On Sundays, when I write, I do so at length on some topic of religion, Christianity, Jesus stuff, or faith. Beware. The great tragedy of life is that most of us don't really consider living until we really consider dying. A few country songs have been written to this effect, and we've all seen movies and heard stories about cancer patients or others who face death sooner than they'd hope who return to their lives and communities with a renewed focus to connect, make a difference, and build relationships.
What's really tragic, though, is that we don't have to wait to face death in order to face life. We know this. Yet somehow, we still plod along, devoting more time to TV and jobs we hate instead of spending time with those we love. In this way, education does little to motivate us to change. We know where our time and effort is better spent yet we carry on with habits that add little value to our lives.
Worse yet are Christians who take solace that their faith is strong or vibrant simply because they give lip service to the idea that they would die for Christ, should the opportunity present itself (it won't). It's amazing how we think that we'd be willing to stand up for Jesus in the midst of a crisis when we can barely manage to give to others in his name.
But saying it with our words placates us so we can return to a life of distraction. Because we've convinced ourselves that we would die for our faith, we think we don't have to live for it. Such is the core hypocrisy of Christianity. In addition to so many Christians who live nothing like Christ, so many believers prioritize death (Jesus' and their own) and ignore life.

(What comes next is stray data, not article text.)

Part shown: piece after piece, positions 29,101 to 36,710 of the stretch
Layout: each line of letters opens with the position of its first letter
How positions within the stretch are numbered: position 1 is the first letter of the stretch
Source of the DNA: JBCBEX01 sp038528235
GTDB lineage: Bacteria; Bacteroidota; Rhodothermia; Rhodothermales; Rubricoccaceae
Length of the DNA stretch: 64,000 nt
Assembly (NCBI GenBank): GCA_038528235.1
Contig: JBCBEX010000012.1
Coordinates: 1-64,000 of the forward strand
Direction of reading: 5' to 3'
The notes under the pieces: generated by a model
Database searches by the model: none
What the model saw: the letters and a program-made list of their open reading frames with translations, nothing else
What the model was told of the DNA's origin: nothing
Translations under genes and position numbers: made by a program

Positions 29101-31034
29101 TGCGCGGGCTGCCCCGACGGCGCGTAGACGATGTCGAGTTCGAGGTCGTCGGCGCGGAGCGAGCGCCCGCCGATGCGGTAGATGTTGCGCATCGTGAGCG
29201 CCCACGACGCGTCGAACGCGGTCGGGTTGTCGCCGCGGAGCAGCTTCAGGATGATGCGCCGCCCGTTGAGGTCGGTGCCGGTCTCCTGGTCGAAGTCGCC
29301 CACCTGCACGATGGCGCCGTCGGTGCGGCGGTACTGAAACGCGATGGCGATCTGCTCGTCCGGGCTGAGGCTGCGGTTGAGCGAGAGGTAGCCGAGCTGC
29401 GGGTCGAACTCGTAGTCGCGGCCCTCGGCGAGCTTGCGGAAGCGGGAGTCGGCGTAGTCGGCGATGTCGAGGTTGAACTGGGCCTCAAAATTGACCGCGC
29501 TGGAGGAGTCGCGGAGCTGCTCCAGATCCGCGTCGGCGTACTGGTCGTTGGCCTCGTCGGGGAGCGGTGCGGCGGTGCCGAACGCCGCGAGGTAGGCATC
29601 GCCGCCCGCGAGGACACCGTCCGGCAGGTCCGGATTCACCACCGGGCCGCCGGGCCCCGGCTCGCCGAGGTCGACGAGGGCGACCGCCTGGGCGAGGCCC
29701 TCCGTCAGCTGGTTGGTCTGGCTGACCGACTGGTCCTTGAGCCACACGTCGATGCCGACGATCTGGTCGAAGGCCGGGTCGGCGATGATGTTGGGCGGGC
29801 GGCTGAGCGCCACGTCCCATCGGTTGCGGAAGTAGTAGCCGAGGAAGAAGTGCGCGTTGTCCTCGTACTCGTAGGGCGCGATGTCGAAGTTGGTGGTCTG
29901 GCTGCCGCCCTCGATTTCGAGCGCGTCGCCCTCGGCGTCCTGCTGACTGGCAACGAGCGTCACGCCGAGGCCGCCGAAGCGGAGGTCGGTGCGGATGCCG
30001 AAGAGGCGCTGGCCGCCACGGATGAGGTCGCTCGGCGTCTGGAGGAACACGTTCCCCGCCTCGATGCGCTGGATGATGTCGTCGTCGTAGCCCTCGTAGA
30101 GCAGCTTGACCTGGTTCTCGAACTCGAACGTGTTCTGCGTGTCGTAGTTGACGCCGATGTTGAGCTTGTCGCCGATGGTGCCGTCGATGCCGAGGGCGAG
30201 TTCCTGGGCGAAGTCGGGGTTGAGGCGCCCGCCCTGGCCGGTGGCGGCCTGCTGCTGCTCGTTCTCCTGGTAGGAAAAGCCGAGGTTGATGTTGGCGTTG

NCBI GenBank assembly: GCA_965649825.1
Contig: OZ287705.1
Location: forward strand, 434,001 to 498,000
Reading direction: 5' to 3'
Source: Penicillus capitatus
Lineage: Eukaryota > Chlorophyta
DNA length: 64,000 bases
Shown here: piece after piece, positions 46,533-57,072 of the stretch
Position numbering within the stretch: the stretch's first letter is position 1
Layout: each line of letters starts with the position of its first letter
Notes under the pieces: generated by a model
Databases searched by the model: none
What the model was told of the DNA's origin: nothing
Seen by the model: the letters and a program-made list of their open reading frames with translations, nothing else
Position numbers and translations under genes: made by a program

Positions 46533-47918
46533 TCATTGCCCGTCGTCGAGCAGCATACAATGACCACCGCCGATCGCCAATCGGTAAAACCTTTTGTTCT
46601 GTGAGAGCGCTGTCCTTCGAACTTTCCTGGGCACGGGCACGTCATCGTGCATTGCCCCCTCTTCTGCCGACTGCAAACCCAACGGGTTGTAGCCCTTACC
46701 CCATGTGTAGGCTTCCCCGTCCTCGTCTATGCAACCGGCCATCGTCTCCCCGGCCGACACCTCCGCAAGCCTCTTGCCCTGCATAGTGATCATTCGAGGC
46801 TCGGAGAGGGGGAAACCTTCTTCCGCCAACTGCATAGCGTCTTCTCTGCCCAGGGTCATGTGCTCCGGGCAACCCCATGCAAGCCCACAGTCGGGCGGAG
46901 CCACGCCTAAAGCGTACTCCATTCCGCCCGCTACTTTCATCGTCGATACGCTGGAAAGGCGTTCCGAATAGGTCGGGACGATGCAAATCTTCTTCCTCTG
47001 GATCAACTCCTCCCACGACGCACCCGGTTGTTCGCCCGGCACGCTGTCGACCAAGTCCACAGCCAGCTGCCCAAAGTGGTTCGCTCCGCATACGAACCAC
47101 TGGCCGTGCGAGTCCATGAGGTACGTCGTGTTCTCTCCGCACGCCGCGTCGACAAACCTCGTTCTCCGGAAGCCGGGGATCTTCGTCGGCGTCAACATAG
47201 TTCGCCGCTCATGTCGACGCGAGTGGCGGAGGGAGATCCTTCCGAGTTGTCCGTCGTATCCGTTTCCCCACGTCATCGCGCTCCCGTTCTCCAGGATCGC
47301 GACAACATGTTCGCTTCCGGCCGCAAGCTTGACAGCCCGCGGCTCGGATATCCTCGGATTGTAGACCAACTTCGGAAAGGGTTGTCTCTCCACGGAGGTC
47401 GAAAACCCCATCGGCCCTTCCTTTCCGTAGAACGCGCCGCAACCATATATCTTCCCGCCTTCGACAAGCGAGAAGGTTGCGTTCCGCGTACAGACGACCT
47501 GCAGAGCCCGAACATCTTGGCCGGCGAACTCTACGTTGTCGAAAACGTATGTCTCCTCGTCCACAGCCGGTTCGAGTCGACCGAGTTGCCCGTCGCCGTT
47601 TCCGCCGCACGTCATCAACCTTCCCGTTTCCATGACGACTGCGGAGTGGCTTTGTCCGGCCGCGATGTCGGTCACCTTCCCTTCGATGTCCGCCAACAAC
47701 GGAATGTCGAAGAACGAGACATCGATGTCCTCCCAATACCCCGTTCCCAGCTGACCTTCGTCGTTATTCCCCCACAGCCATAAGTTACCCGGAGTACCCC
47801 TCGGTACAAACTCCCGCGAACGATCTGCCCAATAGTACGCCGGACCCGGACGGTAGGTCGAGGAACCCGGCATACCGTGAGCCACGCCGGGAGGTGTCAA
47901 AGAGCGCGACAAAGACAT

For me, this is why I don't concern myself much with the death of Jesus. For me, the few hours spent dying on a Friday afternoon pale in comparison to what he did many years prior. Putting up with people who want to be around you all the time, being willing to feed people again and again, teaching your closest friends and followers the same lesson each week because they still don't get it - that kind of love and patience gives all of us hope that we can make it through this world.
As Peter Rollins points out, gods who raise the dead aren't that impressive. Gods who can raise the living on the other hand? Now we're talking.
Same goes for the life of Jesus. His death is overhyped. So are the martyrs'. The only reason their death means something is because their life meant something, too. In fact, you don't get to die for a cause unless you live for it first.
It was Jesus' life that made his death significant. For many people on that Friday so long ago, his execution was just that of another criminal. His life and teachings meant nothing to many, so his death was just a regular political spectacle. But for many followers that day and hence, Jesus' death was tragic and meaningful because his life was so rich and full of love, spirit, and hope.
That's why I don't care what you'd be willing to die for. Such is the conversation of fantasy, imagining that you'll be confronted with a choice (death or a particular admission) and ushered to an early grave rather than being hit by disease or old age, which is likely for most of us. I'm more curious about what you pack into 80 years than what you fit into eight minutes before you take your last breath.
And this is why I care about what Jesus did in his first 33 years of living and why I think it's important to read, learn from, emulate, and share. Glimpses of God are equally present in Jesus' living as they are in his dying. It's time we pay attention to what he said and did and worry later about what the crown of thorns adds to his legacy.
I think all of us can meet God in Jesus before Golgatha, if we're, too, willing to get busy living.